WASHINGTON — Preparing for more bank failures, the Federal Deposit Insurance Corp. on Tuesday approved an 84% increase in its 2009 budget, to $2.24 billion, almost entirely due to a massive funding increase for receivership operations.
The agency took three other, related steps: deposit insurance premiums will be significantly higher in the first quarter; capital requirements will be eased on merger-related goodwill; and before a failure, institutions will be required to provide data on counterparty agreements.
"We've … assumed that there will be a continued high level of failure activity" next year "that will look more like the last quarter of 2008 than like the first quarter of 2008," Thomas E. Peddicord 3rd, a deputy director in the agency's division of finance, said in the board meeting.
Regulators have closed 12 banks in the fourth quarter — roughly one per week, and nearly half of the total this year. FDIC officials conceded they are feeling some strain.
"Obviously, this has been overwhelming us a little bit in this last half of the year, and particularly in the last quarter, and we have provided contingent resources in this budget for us to get a handle on a continuation of that level of failures," Mr. Peddicord said.
The agency's receivership budget will rise 567%, to $1 billion, nearly half of its 2009 operating budget. The agency's budget includes the addition of 1,450 new, mostly temporary, positions since the beginning of 2008.
The 30% increase in staffing includes 832 new failure-related positions. The agency is bulking up in Dallas, where the main office of the Division of Resolutions and Receiverships is located, and in a new satellite office in Southern California.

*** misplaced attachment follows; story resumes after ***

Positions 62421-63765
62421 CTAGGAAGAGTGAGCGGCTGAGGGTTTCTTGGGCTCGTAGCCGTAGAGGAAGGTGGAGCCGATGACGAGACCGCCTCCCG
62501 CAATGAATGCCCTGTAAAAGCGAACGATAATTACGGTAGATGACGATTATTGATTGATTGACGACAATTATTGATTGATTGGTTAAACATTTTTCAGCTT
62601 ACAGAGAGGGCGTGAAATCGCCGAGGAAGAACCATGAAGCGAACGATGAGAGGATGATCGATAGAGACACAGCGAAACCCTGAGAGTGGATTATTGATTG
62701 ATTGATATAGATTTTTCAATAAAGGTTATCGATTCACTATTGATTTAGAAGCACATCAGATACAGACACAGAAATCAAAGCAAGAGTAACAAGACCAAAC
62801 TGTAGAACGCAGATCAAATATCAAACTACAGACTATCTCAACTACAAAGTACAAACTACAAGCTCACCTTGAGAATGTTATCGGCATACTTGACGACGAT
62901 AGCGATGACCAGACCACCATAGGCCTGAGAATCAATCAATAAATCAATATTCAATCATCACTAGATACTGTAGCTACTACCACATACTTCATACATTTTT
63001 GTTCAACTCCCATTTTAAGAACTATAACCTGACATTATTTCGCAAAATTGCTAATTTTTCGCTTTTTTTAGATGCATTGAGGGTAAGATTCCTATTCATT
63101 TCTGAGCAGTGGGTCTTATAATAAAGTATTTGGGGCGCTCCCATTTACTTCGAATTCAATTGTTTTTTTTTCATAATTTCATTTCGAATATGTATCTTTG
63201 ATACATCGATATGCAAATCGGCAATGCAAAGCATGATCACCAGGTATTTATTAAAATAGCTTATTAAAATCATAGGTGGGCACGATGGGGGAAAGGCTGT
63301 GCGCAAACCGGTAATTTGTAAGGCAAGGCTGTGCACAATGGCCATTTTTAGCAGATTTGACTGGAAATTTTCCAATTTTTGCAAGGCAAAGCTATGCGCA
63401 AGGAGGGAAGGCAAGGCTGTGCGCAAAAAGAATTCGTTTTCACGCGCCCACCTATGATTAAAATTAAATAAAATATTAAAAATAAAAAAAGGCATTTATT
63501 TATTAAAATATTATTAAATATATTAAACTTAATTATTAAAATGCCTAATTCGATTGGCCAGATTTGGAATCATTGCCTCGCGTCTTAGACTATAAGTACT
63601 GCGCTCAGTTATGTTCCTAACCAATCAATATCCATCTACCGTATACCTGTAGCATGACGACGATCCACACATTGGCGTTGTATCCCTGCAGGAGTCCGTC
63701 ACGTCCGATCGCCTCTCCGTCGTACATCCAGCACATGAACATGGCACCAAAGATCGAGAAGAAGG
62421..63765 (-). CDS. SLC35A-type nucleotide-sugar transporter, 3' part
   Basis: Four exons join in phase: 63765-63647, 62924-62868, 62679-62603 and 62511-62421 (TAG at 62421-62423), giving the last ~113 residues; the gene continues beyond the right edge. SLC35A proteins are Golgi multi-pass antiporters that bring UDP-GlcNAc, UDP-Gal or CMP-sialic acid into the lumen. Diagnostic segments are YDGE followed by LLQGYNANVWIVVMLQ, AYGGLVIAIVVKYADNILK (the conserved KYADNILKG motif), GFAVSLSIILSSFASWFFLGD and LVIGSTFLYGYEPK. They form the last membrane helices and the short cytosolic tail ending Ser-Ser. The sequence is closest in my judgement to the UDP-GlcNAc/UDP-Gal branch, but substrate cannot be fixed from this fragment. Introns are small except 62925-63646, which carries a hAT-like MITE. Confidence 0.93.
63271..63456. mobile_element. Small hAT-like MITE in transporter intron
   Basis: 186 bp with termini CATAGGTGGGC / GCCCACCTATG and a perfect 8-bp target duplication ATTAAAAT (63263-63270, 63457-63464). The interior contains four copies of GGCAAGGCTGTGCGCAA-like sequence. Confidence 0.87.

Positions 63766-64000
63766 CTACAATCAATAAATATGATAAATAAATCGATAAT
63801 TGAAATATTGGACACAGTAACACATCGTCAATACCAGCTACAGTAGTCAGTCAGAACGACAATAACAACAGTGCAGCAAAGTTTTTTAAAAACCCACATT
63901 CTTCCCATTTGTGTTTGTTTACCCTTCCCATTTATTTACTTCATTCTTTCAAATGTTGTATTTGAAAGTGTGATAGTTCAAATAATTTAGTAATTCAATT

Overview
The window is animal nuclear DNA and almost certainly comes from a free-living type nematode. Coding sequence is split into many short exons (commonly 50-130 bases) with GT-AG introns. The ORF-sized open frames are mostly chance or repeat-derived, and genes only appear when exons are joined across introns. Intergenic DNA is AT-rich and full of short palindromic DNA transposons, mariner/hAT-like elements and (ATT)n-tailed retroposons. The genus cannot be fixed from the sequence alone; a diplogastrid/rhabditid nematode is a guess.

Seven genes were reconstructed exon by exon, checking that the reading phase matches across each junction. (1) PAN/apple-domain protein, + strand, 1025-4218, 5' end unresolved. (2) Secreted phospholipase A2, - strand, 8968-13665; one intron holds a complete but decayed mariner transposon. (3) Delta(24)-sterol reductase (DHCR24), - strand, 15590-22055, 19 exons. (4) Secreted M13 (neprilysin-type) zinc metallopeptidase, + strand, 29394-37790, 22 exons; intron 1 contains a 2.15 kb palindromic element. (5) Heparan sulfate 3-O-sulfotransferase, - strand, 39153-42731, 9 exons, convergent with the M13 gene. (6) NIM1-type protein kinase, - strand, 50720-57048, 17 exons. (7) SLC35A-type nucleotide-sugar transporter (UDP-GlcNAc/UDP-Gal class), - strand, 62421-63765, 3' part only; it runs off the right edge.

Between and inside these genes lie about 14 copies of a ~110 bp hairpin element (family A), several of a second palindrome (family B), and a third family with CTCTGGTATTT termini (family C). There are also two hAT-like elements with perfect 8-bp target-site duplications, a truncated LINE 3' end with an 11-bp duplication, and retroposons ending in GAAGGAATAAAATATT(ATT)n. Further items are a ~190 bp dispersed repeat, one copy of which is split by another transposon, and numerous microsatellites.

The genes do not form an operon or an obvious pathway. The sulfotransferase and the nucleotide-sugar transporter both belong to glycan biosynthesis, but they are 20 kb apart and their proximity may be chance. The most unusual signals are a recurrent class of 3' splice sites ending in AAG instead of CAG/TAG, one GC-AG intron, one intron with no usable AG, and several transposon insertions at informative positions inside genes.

Officials noted that the receivership budget is based on a worst-case scenario, and that actual spending next year is likely to be less. Still, board members took note of the dramatic rise in projected spending.
Having contingency funding "makes sense to me, but I must say, it's a big jump," said Comptroller of the Currency John Dugan.
"I think it is quite important that we track this so that if the" need "does not arise, we don't spend the money."
FDIC Chairman Sheila Bair said the agency's accounting procedures restrict expenditures "if the receivership activity doesn't warrant it."
Yet she said that the funding supports operations related to current receiverships, including the marketing and sale of failed banks' assets.
"You don't want to be penny-pinching in that endeavor," she said.
Despite some opposition, the FDIC also finalized a rule forcing troubled institutions to give the agency records on credit default swaps and other agreements — known as "qualified financial contracts" — that a bank holds with counterparties.
The requirements are meant to assist the FDIC in resolving those agreements, a process that must be completed on the first business day after a failure.
The final rule provided some leniency to the industry compared with a July proposal, including a doubling of the compliance time to 60 days after an institution learns it must provide records, and an easing of record-keeping requirements for institutions with less than 20 qualified financial contracts.